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Positive parenting, family cohesion, and child social competence among immigrant Latino families

Date Added to Library: 
Tuesday, March 26, 2019 - 10:18
Digital Object Identifier (DOI): 
10.1037/a0019407
Priority: 
normal
Individual Author: 
Leidy, Melinda S.
Guerra, Nancy G.
Toro, Rosa I.
Reference Type: 
Published Date: 
2010
Published Date (Text): 
2010
Publication: 
Journal of Family Psychology
Volume: 
24
Issue Number: 
3
Page Range: 
252-260
Year: 
2010
Language(s): 
Abstract: 

The relation between positive parenting, family cohesion, and child social competence was examined among Latino families (predominantly from Mexico) who were recent immigrants to the United States. A mixed method study was conducted, including both pre- and post-test self-reported surveys (9-month interval) and qualitative data from focus groups. A total of 282 parents and 282 children (ages 9–12) participated in the survey study. Results at post-test follow-up indicated that family cohesion predicted improvements in child social problem-solving skills and social self-efficacy, and positive parenting predicted improvements in child social self-efficacy. A total of 12 mothers participated in the focus group study that was designed to explore barriers to positive parenting and family cohesion in this population. Results from focus groups revealed four major themes impacting parenting and family cohesion: (a) acculturation differences between parents and children and the resulting power imbalance; (b) difficulty getting involved in their child’s education; (c) loss of extended family; and (d) discrimination against immigrants and legal status. The implications for family support programs for immigrant Latino families and their children are discussed. (Author abstract)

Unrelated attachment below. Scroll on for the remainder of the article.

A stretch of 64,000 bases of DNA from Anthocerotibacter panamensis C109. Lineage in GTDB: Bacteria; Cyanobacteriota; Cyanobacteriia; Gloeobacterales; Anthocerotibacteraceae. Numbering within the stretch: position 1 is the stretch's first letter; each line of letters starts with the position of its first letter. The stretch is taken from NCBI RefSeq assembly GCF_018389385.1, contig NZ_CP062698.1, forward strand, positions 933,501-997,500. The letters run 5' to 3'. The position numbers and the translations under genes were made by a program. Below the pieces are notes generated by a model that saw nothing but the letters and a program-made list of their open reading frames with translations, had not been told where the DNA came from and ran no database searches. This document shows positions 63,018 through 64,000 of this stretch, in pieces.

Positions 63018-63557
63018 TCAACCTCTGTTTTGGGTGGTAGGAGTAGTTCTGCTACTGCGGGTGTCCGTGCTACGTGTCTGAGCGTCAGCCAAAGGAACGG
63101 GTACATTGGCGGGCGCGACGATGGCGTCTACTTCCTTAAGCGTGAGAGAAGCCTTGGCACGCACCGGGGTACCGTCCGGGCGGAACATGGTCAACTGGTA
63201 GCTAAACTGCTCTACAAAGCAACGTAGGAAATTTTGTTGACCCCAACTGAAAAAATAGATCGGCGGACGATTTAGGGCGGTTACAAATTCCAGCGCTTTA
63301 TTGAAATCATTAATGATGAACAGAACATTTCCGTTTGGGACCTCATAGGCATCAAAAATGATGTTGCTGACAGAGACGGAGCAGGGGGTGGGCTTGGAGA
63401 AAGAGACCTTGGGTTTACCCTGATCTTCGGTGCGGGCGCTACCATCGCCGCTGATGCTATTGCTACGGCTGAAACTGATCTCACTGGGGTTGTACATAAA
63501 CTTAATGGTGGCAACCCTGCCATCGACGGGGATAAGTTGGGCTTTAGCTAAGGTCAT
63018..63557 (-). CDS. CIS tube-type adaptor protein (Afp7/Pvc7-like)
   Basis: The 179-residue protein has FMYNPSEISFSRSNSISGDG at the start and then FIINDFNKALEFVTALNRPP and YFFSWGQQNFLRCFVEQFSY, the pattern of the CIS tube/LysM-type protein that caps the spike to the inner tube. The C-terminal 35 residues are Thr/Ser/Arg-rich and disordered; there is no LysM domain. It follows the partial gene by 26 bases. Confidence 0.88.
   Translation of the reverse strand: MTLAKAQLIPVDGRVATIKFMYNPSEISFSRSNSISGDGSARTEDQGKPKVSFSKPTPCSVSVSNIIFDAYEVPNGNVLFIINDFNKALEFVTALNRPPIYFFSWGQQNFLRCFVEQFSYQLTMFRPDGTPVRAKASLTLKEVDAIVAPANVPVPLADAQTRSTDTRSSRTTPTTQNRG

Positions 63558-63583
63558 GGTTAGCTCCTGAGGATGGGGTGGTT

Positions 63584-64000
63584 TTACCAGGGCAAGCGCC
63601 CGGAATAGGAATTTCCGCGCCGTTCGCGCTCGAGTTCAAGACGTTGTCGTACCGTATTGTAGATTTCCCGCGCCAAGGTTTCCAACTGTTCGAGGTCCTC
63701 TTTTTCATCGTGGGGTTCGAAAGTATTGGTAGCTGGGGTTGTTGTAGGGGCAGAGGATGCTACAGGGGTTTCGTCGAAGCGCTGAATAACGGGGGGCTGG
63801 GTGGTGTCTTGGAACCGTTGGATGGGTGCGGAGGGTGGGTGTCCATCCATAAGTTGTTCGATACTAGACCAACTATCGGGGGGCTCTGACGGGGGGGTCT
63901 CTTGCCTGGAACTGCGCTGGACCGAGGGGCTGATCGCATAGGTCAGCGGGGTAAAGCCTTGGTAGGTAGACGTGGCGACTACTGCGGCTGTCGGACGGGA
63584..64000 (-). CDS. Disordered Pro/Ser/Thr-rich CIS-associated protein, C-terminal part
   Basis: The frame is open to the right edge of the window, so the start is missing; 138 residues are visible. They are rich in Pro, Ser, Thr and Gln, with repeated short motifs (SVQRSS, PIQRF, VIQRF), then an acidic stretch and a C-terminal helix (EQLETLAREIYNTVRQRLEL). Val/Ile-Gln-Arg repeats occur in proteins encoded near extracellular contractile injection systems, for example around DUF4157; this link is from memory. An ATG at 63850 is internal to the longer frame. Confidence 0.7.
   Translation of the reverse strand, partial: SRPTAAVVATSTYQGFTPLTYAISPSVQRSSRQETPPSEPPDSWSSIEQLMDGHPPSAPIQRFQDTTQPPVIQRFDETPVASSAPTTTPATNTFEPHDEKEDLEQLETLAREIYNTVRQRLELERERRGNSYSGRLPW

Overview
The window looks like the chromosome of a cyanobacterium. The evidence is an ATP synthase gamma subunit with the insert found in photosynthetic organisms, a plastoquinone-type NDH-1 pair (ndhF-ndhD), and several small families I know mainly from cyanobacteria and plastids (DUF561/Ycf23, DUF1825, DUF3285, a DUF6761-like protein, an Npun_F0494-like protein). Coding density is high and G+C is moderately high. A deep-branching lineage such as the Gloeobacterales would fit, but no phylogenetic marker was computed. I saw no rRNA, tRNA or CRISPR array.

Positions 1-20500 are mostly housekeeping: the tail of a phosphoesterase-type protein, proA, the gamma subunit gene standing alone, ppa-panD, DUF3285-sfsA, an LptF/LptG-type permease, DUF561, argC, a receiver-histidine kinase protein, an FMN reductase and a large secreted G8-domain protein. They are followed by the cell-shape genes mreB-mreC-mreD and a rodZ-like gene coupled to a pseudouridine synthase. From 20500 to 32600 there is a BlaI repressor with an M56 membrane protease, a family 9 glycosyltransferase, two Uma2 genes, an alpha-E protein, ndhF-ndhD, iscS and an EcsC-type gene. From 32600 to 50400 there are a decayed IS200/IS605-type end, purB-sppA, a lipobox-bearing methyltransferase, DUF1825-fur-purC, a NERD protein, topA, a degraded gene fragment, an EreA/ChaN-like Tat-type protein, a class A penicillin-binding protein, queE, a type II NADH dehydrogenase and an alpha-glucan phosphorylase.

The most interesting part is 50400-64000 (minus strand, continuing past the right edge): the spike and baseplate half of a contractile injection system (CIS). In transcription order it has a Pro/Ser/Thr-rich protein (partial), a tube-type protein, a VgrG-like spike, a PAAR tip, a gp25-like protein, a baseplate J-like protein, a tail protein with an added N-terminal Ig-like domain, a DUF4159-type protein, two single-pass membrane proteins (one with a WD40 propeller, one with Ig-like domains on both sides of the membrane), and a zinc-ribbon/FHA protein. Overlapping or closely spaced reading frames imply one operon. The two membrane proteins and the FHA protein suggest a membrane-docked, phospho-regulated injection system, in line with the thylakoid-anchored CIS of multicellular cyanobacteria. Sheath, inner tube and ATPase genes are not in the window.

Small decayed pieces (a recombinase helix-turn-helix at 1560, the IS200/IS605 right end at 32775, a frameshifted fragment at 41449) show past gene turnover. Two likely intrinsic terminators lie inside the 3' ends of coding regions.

Geographic Focus: 
Page Count: 
9
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